Discover the Best of Both Worlds
It may not surprise you that Scottsdale and Sedona rank high among Arizona’s most popular visitor destinations. But did you know that they’re just an easy two-hour drive apart? That’s right – a mere 125 delightfully scenic miles are all that separate these two colorful cities. Each has its own distinct personality and both welcome guests with upscale amenities and breathtaking natural settings. Spend a day (or two or three) in each city and experience the magic both have to offer.
The Magical Sonoran Desert
A Red Rock Wonderland
Let the Pros do the DrivingProfessional ground tour operators offer fun and easy day trips to Scottsdale and Sedona. Luxury vans, professional drivers and expert guides will take you from place to place while you sit back and enjoy the scenery.
DIY (Drive it Yourself)The roads connecting Scottsdale and Sedona are smooth, open and easy to navigate. From Scottsdale, take the Loop 101 north to Interstate 17 north toward Flagstaff. Proceed north on I-17 approximately 85 miles to AZ-179 (exit 298). Turn left and follow AZ 179 approximately 15 miles to Sedona.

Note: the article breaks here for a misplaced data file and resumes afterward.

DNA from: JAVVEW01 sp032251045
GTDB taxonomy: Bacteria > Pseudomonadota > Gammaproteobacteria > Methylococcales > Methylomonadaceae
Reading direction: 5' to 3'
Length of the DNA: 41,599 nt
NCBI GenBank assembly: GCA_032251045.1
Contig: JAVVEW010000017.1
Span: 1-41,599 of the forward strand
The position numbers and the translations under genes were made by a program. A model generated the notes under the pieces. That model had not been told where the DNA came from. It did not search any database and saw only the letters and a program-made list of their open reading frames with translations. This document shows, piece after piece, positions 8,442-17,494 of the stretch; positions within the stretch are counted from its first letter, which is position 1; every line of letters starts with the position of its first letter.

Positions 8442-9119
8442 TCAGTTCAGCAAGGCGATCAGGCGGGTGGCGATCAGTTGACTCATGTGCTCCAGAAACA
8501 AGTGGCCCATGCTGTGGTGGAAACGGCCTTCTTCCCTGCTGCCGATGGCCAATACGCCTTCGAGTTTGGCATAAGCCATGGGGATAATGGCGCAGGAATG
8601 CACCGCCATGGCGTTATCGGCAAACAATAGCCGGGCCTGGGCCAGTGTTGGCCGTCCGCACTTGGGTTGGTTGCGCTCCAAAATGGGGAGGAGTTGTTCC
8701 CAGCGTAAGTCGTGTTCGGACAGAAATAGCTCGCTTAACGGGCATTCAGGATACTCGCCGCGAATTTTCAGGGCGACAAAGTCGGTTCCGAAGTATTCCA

Simply reverse these directions when traveling from Sedona to Scottsdale. Just note that your connection from I-17 southbound will be the Loop 101 east to Scottsdale.
Approx Distance: 125 miles
4 Must-See Sites Along the WayIf you have some time to spare, there are several fascinating things to see just off Interstate 17 between Scottsdale and Sedona.
1. Bloody Basin Road (exit 259)
Bloody Basin gets its grim name for being the sight of numerous battles between white settlers and local American Indian tribes in the late 1800s. Today, the road leads to the Agua Fria National Monument.
2. Arcosanti (exit 263)
This prototype town, a few miles northeast of Cordes Junction, is based on the late Italian architect Paolo Soleri’s concept of “Arcology,” architecture coherent with ecology. Public tours are offered daily.
3. Montezuma Castle National Monument (exit 289)
This expansive, five-story cliff dwelling was inhabited by the Sinagua people for more than 300 years. A self-guided 1/3-mile loop trail leads you past the dwelling along spring-fed Beaver Creek.
4. Montezuma Well National Monument (exit 293)
Another Sinagua cliff-dwelling, Montezuma Well is a tranquil site offering trails around the rim and to the bottom of the well. More than 1.5 million gallons of water flow into the well every day.